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Re: EPS for Windows?

>The EPSI format is
>similar but found only on UNIX platforms.

Well, sort of... This gives me an opportunity to expand on this subject,
sometimes quoting from the Adobe PostScript Reference Manual:

PS = PostScript:
PostScript is not really a page description language, it's a programming
language. A PS file is a program which, when executed (interpreted),
usually draws an image on an output device. This is normally a printer,
but may also be a computer display. Some systems, like Sun Solaris and
NeXT, comes with DPS (Display PostScript) for the purpose of displaying
PS files on-screen without the need for any extra software (like
GhostView) or "preview" images.

EPS = Encapsulated PostScript:
An encapsulated PostScript file is a PostScript language program describing
the appearance of a single page. Typically, the purpose of the EPS file
is to be included, or 'encapsulated,' in another PostScript language page
description. The EPS file can contain any combination of text, graphics,
and images.

The EPS preview image:
It normally requires a PostScript language interpreter to preview an
EPS file on screen. Display PostScript systems allow EPS files to be
dynamically interpreted, insuring the highest-quality, on-screen preview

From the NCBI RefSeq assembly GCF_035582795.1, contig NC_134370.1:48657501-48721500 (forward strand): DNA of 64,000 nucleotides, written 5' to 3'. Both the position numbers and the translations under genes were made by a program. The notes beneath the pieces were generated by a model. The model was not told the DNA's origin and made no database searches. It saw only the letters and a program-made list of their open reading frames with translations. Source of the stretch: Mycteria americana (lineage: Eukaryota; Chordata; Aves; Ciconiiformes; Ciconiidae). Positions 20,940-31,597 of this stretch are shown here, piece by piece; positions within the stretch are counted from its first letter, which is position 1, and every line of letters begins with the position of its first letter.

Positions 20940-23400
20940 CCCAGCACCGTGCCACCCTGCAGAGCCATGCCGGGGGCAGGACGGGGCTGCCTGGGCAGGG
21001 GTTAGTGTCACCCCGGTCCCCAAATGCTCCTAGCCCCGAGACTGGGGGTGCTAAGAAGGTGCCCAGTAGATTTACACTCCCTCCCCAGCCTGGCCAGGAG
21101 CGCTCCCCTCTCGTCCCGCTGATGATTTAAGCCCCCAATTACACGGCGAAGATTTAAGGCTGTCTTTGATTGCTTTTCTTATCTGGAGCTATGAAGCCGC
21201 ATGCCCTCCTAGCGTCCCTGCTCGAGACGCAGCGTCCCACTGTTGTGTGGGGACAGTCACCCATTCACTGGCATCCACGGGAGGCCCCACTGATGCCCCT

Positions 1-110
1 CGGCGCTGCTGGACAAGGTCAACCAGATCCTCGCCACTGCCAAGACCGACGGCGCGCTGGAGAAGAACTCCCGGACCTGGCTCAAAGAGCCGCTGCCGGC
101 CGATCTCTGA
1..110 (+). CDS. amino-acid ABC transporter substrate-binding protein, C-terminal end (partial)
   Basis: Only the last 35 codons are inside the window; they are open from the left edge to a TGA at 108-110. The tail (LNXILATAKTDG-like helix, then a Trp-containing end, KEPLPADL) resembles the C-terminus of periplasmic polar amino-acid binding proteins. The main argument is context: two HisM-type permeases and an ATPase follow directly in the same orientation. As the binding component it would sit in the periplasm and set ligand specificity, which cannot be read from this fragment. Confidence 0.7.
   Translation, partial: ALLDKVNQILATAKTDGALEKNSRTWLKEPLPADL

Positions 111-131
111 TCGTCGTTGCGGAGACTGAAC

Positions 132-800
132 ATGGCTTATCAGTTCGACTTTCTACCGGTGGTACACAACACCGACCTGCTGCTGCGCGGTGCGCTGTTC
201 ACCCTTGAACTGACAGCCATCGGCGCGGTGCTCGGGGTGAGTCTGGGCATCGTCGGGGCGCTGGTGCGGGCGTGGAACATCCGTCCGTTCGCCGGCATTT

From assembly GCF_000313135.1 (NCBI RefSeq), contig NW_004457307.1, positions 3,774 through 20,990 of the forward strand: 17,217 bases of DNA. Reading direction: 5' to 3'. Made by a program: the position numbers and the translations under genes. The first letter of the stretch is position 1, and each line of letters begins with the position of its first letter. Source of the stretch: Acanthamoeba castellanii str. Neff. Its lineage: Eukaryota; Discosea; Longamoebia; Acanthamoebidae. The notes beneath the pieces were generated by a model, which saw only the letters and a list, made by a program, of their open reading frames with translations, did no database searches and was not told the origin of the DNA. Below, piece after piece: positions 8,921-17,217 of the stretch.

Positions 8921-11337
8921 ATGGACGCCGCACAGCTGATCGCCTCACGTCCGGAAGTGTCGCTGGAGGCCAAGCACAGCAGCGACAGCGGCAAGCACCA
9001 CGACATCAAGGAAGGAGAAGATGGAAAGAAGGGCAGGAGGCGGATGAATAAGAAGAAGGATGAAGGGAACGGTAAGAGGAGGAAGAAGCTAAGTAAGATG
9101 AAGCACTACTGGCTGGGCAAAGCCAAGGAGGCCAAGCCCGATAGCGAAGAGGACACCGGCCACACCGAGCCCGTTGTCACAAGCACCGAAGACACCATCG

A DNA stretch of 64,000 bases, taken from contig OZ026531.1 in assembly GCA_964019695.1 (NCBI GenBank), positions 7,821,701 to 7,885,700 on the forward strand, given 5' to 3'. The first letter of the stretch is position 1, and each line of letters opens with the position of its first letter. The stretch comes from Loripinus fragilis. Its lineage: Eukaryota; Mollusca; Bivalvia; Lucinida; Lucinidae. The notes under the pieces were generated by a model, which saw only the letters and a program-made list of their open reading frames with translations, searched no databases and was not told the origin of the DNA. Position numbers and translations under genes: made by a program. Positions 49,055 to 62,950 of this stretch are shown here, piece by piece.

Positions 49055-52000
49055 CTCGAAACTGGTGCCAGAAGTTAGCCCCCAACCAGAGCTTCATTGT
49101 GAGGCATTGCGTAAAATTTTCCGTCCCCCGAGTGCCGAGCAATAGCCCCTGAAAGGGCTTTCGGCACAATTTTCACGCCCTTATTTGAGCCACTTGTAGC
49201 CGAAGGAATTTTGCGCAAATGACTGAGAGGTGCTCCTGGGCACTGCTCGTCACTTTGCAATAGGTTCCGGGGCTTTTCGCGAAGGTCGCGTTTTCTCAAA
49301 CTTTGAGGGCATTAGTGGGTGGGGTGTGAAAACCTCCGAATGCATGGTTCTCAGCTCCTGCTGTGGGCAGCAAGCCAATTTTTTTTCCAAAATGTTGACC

regardless of scale, rotation, or monitor type. For other environments
where the Display PostScript system is not available, the EPS file format
allows for an optional screen preview image.
The exact format of this screen representation is machine-specific.
That is, each computing environment may have its own preferred preview
image format:
* On Macintosh, a QuickDraw representation of the EPS file can be stored
  as a PICT image in the resource fork of the EPS file.
* In Windows, either a Microsoft Windows Metafile or a TIFF image can be
  included as the screen representation of an EPS file.

The EPSI format:
In addition, a device-independent screen representation called EPSI
exists. This screen preview format is designed to allow EPS files to be
used as an interchange format among widely varied systems. The preview
section of the file is a bitmap represented as ASCII hexadecimal to be
simple and easily transportable. This format is called Encapsulated
PostScript Interchange format, or EPSI.
An EPSI file is truly portable and requires no special code for
decompressing or otherwise understanding the bitmap portion.

Adobe recommends using, or at least supporting, EPSI. Some Macintosh
and Windows applications only allow for platform-specific binary
previews, but other more "well-behaved" software also knows how to
create EPSI previews, for maximum cross-platform compatibility.

In FrameMaker, the EPSI preview format is supported on all platforms.
WMF previews can only be viewed on Windows, TIFF previews can only be
viewed on Windows and Macintosh, and PICT previews can only be viewed
on Macintosh and UNIX. (According to the FM documentation.)
UNIX systems with DPS (Sun, NeXT) can display all EPS files,
regardless of existence or format of the preview.

End of lesson :-)

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Thomas Michanek, [Michagon], Linkoping, Sweden
Documentation Consultant, FrameMaker/UNIX expert
EMAIL:  mailto:Thomas.Michanek@telia.com
WWW:    http://go.to/framers , or go directly to:
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